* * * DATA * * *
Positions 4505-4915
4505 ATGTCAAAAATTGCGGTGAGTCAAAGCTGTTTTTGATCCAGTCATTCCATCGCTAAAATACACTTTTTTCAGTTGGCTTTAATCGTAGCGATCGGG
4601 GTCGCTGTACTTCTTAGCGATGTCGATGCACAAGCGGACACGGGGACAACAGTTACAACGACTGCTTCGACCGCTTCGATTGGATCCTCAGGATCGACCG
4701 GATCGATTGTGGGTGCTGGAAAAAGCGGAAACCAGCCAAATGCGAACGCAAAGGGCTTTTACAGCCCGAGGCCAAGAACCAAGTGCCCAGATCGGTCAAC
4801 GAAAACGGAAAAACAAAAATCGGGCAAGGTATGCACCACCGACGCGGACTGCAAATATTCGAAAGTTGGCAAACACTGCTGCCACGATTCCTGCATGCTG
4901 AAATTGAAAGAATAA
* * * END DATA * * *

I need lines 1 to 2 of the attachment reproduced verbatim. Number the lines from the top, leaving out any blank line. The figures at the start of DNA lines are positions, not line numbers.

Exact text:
Positions 4505-4915
4505 ATGTCAAAAATTGCGGTGAGTCAAAGCTGTTTTTGATCCAGTCATTCCATCGCTAAAATACACTTTTTTCAGTTGGCTTTAATCGTAGCGATCGGG